by Narayana Gosvami | 2013 | 327,105 words
The Bhagavad-gita Verse 5.1, English translation, including the Vaishnava commentaries Sarartha-varsini-tika, Prakashika-vritti and Rasika-ranjana (excerpts). This is verse 1 from the chapter 5 called “Karma-sannyasa-yoga (Yoga through Renunciation of Action)”
Sanskrit text, Unicode transliteration, Word-for-word and English translation of verse 5.1:
सन्न्यासं कर्मणां कृष्ण पुनर् योगं च शंससि ।
यच् छ्रेय एतयोर् एकं तन् मे ब्रूहि सुनिश्चितम् ॥ १ ॥
sannyāsaṃ karmaṇāṃ kṛṣṇa punar yogaṃ ca śaṃsasi |
yac chreya etayor ekaṃ tan me brūhi suniścitam || 1 ||
arjuna uvāca–Arjuna said; sannyāsam–renunciation; karmaṇām–of actions; kṛṣṇa–O Kṛṣṇa; punaḥ–thereafter; yogam–of karma-yoga; ca–and; śaṃsasi–You are praising; yat–which; śreyaḥ–auspicious; etayoḥ–of these two; ekam tat–that one; me–for me; brūhi–please tell; suniścitam–positively.
Arjuna said: O Kṛṣṇa, after first praising the renunciation of action, You are now praising niṣkāma-karma-yoga, action offered to Bhagavān without attachment to its fruit. Please tell me definitively which of these two is auspicious for me.
Commentary: Sārārtha-Varṣiṇī Ṭīkā
Karma has been described as being superior to jñāna in order to encourage ignorant people to perform their prescribed duty properly and thus ultimately achieve unswerving perfection in knowledge. This Fifth Chapter explains knowledge of the Absolute Truth (tat-padārtha) and the characteristics of those whose nature is even-tempered. After hearing the last two verses of the previous chapter, Arjuna has become doubtful, thinking that Kṛṣṇa has contradicted Himself, and in this verse beginning with sannyāsaṃ karmaṇām, he poses a question: “In the verse yoga-sannyasta (Gītā 4. 41), You spoke of the renunciation of prescribed duties, or karma-sannyāsa, which appears when knowledge comes by worshipping Bhagavān by selflessly offering Him the fruits of one’s work (niṣkāma-karma-yoga). In the verse tasmad ajñāna (Gītā 4.42), You have again spoken about niṣkāma-karma-yoga. But the renunciation of action and the yoga of selfless action are opposite in nature, like moving and non-moving entities. It is not possible for a person to perform them simultaneously. Should a jñānī renounce his prescribed duty or should he worship the Supreme Lord by selflessly offering Him the fruit of that duty? I have not understood Your intention on this subject and am asking You to please tell me for certain which of these two is auspicious for me.”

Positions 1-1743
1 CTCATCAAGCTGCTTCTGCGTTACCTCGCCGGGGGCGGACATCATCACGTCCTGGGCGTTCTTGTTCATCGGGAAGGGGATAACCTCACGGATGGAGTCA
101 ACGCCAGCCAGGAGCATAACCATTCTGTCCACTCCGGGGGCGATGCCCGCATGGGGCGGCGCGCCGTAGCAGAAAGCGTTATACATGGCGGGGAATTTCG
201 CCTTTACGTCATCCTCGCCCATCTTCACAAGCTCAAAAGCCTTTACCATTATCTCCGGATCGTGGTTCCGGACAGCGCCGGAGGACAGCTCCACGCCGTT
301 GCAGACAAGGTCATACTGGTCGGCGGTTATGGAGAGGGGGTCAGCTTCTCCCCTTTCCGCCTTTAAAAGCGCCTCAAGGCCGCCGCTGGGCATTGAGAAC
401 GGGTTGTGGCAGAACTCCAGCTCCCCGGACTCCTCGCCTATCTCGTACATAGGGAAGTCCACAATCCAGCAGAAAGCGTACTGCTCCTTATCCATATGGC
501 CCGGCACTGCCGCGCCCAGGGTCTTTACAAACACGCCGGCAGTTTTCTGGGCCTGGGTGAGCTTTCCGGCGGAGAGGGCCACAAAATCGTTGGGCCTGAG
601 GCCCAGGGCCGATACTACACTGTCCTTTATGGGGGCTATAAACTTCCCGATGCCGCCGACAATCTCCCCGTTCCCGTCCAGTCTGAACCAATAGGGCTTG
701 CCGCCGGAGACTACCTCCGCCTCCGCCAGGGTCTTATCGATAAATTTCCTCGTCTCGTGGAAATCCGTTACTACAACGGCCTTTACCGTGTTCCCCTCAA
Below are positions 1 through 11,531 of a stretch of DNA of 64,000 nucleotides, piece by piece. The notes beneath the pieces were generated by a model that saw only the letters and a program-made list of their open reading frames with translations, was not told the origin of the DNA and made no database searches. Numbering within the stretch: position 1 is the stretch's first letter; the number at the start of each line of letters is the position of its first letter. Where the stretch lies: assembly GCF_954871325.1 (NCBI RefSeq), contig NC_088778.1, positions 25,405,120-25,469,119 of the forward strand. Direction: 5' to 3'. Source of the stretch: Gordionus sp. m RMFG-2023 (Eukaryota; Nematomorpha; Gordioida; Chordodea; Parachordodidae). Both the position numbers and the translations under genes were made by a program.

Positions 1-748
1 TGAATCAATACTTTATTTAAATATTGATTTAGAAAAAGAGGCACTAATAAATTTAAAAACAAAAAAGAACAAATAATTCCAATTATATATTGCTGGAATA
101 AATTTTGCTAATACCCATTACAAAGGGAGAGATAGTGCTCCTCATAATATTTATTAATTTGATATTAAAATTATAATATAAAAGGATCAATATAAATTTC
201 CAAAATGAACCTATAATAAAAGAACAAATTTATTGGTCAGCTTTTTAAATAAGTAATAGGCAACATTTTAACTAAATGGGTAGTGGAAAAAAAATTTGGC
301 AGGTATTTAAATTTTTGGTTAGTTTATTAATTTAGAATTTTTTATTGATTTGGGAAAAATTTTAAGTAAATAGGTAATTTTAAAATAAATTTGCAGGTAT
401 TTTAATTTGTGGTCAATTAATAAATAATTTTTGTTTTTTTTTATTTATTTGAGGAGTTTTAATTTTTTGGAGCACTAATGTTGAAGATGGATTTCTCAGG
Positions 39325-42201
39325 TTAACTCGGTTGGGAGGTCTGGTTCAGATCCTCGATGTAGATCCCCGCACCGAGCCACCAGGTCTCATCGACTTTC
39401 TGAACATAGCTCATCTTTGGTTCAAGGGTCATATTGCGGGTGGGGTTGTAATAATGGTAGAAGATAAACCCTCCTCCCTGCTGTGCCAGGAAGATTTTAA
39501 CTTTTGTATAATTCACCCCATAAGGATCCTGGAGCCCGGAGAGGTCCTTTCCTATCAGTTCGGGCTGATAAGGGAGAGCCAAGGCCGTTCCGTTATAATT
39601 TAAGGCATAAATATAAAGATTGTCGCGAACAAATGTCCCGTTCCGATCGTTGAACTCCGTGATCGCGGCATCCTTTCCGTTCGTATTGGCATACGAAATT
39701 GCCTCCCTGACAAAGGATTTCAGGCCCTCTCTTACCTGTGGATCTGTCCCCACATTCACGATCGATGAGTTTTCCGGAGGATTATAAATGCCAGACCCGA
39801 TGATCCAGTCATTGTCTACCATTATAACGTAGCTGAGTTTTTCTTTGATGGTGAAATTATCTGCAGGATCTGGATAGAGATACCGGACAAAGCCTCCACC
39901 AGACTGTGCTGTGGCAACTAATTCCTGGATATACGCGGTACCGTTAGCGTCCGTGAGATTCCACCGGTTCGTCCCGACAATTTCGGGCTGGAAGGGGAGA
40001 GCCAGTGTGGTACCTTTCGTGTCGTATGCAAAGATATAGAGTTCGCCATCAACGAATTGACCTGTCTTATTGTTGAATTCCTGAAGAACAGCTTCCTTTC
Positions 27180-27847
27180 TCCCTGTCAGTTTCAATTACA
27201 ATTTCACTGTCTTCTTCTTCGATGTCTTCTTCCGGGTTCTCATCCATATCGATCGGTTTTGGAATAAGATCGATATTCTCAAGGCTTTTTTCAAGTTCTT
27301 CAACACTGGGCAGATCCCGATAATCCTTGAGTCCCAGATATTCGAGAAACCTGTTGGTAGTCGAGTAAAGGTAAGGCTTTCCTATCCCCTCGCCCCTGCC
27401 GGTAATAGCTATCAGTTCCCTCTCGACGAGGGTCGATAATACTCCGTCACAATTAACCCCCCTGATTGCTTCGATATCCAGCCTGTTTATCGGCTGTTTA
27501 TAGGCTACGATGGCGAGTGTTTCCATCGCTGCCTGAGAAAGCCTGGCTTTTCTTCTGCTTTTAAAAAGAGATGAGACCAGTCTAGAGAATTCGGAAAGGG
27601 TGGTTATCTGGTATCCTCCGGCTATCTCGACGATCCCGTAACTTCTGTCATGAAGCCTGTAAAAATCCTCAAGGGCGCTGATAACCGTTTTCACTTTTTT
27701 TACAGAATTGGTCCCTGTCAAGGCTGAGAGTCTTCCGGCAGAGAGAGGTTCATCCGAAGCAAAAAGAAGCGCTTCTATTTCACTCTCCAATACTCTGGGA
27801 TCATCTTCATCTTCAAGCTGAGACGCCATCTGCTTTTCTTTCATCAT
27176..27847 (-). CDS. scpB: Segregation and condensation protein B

Commentary: Sārārtha-Varṣiṇī Prakāśikā-vṛtti
In the Second Chapter, Śrī Kṛṣṇa instructed Arjuna how to perform niṣkāma-karma-yoga in order to attain knowledge that dispels ignorance. In the Third Chapter, He explained that when one has attained knowledge of the self (ātma-jñāna), there is no need to engage in one’s prescribed duties (karma), because karma-yoga is included in jñāna-yoga. It is a sign of ignorance to consider jñāna to be separate from karma. Upon concluding this, Bhagavān Śrī Kṛṣṇa went on to say in the Fourth Chapter that to attain steadiness in transcendental knowledge, by which one obtains knowledge of the self (ātma-jñāna), it is appropriate to first adopt niṣkāma-karma-yoga, selflessly offering the fruit of one’s work to Bhagavān. Arjuna knows that these topics are very difficult to grasp, and he is inquiring from Kṛṣṇa as if ignorant, so that common people may easily understand. Initially, Kṛṣṇa declared the renunciation of prescribed duty, or jñāna-yoga, to be superior. Now, however, He is again giving instructions on niṣkāma-karma-yoga. Arjuna has said, “Since these instructions are contradictory, it is impossible for someone to follow both at once; it is as impossible as simultaneous movement and stillness, or light and darkness. Please can you tell me clearly which of these two will bring me auspiciousness?” This is Arjuna’s fifth question.